The longer a dog lives with the disease untreated, the greater the risk it will be transferred to a fruitfly and then on to another dog, he said.
The risk of infection is compounded by the fact that not all animals display symptoms.
As well as dogs, T callipaeda is capable of infecting cats and wild creatures such as foxes.
The Pet Travel Scheme (PETS), governing the movement of animals from European Union countries, was introduced in 2001 and updated in 2014 to include a new style of passport and additional security measures.
Dogs travelling back to the UK are required to be treated for tapeworm between 24 hours and five days before they return, and their rabies vaccinations must be up to date.
In July 2016 it was reported that a collie cross had contracted T callipaeda after returning from Romania.
Writing in the BMJ, researchers also report that a fox hair terrier returning from northern Italy and a West Highland white terrier returning from a month in France also caught the disease.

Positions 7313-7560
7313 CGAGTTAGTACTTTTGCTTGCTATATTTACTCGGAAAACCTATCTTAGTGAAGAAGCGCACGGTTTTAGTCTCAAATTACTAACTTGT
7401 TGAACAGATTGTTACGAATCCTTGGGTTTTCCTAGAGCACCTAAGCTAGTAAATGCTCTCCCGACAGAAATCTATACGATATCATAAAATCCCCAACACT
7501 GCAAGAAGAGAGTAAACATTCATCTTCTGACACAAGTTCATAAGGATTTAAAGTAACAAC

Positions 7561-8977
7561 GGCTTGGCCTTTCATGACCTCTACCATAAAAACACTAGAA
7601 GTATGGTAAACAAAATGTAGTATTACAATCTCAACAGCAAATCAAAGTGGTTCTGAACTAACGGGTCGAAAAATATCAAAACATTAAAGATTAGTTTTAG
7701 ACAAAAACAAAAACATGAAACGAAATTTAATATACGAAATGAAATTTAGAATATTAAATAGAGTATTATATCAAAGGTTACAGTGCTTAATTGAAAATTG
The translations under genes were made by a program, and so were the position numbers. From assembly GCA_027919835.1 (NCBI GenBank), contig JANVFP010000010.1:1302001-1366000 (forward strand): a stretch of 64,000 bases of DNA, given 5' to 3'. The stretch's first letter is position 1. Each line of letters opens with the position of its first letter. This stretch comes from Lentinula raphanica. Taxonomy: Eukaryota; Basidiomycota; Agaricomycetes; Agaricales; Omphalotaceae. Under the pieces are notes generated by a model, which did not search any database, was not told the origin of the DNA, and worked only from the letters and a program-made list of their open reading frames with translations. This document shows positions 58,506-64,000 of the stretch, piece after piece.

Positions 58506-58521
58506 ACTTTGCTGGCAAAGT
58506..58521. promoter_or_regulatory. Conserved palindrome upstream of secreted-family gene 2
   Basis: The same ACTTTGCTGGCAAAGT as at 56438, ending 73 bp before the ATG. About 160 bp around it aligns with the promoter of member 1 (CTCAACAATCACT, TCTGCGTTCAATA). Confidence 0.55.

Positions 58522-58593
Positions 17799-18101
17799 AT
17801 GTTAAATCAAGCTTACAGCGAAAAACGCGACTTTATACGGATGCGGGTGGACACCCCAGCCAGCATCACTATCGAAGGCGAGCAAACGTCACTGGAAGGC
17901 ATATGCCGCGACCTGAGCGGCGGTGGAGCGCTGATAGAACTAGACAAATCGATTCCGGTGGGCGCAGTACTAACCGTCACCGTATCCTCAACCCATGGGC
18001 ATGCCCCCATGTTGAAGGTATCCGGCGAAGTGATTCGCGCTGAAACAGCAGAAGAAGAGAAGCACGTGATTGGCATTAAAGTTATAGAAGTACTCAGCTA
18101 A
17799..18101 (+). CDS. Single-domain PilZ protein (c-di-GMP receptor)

Mr Graham-Brown, a doctoral student, said the PETS safeguards were “clearly not sufficient”.
“It’s a good time to have a discussion about whether they are strong enough for this disease and other diseases,” he said.
T callipaeda is currently endemic in Italy, France, Switzerland, Germany, Spain, Portugal, Bosnia and Herzegovina, Croatia, Romania, Bulgaria, Hungary and Greece.
The BMJ paper warns that the infection of wild animals with the disease could form a “reservoir” of the pathogen, making it far harder to control thereafter.
It advises any owners concerned their dog may have been infected to seek immediate help from a vet.